20 September 2022
MOSCOW PAVES WAY FOR ANNEXATION WITH REFERENDUMS IN OCCUPIED REGIONS AND TOUGHER CONSCRIPTION LAWS
Ukrainian officials have decried the referendums, which are due to take place across four regions between 23 and 27 September
NATO has accused Moscow of escalating its war on Ukraine after Kremlin allies in occupied territories announced referendums to join Russia and the country's parliament approved legislation that clears the way for military mobilisation.
Four Moscow-controlled regions in Ukraine will hold votes this week, a step that the Kremlin has resisted to date and which western powers and Kyiv immediately denounced as a sham.
Russia's Duma also passed a law on Tuesday to increase penalties for desertion and evasion of conscription in the event of mobilisation, a further sign of Moscow's hardening stance.
Jens Stoltenberg, secretary-general of Nato, decried the referendums as "a further escalation" of the war. "Sham referendums have no legitimacy and do not change the nature of Russia's war of aggression against Ukraine," he said.
Russian president Vladimir Putin's administration has been on the back foot since losing thousands of square kilometres of territory to Ukrainian forces this month, increasing the clamour from pro-war hawks for full-blown annexation and mobilisation.
The referendums will take place between 23 and 27 September and be held on two territories — the Donetsk and Luhansk People's Republics — ruled by Russian-backed strongmen since they broke away from Kyiv in 2014.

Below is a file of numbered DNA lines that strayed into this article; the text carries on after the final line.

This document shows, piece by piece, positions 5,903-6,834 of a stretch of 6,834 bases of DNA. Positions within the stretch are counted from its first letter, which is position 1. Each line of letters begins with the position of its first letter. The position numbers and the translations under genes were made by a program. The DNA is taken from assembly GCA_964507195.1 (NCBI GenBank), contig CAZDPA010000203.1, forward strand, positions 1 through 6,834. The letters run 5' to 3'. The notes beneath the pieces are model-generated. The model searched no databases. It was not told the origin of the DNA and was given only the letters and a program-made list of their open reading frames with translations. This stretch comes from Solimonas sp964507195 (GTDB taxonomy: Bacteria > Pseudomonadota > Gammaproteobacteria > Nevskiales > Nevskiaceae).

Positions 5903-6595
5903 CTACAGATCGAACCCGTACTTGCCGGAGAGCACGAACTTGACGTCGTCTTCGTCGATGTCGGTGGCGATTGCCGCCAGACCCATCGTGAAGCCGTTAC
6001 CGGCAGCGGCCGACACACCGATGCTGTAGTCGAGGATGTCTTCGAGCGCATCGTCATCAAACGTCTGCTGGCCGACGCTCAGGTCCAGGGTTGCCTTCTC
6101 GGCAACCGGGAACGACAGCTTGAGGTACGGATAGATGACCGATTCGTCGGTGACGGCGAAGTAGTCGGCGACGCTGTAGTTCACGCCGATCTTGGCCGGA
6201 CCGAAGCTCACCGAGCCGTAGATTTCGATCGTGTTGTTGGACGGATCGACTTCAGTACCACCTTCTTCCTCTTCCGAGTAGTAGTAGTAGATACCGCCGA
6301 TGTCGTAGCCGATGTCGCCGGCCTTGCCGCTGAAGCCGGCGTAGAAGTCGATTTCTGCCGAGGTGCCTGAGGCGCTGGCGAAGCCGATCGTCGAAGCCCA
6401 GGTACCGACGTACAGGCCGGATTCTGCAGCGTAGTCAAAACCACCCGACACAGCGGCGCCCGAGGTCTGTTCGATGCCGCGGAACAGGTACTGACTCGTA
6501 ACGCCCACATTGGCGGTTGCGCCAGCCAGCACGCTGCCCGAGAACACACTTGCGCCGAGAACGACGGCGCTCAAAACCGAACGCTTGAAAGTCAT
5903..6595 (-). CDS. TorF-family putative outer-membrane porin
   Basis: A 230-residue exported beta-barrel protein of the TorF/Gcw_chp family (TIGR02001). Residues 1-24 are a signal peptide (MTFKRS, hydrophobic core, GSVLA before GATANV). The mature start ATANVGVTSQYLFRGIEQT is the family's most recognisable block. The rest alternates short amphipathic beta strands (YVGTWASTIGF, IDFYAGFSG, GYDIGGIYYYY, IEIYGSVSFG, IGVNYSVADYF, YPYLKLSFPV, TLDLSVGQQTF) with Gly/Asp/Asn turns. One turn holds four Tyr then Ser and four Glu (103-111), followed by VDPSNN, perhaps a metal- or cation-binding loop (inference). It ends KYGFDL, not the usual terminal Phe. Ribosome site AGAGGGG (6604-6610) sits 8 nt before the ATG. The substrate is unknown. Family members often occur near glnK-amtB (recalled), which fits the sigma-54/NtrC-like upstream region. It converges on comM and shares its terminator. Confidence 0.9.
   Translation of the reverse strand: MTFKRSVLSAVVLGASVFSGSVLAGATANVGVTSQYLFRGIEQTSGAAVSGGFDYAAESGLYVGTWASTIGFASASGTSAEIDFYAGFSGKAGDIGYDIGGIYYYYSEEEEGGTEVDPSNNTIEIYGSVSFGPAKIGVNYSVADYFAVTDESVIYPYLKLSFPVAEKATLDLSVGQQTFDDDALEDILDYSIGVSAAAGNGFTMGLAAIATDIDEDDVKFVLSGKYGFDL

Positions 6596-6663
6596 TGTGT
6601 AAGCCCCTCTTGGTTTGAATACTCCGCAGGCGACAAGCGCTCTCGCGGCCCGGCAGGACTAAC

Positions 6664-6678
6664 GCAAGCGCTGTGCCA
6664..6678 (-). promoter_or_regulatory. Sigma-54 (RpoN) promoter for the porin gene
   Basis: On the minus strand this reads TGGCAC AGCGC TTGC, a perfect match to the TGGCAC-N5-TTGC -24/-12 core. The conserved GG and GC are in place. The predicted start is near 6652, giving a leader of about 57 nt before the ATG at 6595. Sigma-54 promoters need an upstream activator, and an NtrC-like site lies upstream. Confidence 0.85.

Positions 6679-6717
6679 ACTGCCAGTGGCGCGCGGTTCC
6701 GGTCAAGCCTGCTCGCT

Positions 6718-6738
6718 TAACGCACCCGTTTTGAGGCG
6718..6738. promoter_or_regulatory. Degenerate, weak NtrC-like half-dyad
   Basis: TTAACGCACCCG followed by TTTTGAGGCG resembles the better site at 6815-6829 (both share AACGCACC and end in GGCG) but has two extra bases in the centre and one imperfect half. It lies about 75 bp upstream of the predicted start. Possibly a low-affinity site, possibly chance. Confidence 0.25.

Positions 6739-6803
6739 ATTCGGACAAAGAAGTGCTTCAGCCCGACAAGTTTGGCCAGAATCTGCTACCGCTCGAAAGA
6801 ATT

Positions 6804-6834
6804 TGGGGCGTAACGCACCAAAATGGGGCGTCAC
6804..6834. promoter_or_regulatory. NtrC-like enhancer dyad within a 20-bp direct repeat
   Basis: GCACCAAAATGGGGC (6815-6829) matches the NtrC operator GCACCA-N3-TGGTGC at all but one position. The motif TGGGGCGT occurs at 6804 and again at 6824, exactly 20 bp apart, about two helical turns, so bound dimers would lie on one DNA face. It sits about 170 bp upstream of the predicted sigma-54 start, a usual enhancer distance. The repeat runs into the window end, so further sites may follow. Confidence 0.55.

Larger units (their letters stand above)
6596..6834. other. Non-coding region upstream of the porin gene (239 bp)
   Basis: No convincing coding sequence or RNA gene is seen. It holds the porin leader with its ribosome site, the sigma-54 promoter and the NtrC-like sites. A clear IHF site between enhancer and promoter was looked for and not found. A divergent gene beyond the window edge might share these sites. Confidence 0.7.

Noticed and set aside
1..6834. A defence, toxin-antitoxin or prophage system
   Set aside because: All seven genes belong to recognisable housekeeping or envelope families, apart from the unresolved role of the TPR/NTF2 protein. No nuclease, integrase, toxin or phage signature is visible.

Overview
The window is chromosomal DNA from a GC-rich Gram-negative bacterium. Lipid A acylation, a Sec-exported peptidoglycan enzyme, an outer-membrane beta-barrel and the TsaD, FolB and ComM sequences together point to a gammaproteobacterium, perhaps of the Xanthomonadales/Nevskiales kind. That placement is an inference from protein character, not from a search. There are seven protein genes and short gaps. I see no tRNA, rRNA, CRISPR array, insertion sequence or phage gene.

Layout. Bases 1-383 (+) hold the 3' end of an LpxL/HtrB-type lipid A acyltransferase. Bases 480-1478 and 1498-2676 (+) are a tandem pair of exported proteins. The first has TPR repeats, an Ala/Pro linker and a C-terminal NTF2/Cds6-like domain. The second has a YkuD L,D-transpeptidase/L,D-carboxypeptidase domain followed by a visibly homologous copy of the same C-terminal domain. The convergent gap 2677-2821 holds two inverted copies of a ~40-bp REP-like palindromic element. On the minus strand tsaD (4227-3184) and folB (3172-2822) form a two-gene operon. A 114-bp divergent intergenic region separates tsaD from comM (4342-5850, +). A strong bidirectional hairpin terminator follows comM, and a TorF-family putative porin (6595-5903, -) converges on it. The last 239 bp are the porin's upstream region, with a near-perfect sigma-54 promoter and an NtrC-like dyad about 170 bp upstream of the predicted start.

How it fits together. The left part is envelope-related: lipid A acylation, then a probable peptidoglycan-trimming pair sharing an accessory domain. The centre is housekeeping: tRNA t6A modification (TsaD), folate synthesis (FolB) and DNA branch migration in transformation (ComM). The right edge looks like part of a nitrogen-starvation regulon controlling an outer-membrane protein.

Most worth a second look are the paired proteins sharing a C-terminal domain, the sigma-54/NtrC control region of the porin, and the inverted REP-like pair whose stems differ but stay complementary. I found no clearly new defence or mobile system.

Votes will also be held in Kherson and parts of Zaporizhzhia province, two southern regions Russian forces seized when they invaded Ukraine this year and where Moscow's grip on power has remained shaky.
The votes follow a 2014 referendum in Crimea on joining Russia, which was not widely recognised internationally.
Western analysts have suggested that annexing further territories could allow Moscow to claim that Nato arms provision to Ukraine amounted to an attack on Russia itself.
"Encroachment on to Russian territory is a crime which allows you to use all the forces of self-defence," said former Russian president Dmitry Medvedev. "This is why these referendums are so feared in Kyiv and the west." He added that the votes were a "restoration of historical justice" and "will completely change the direction of Russia's development for decades".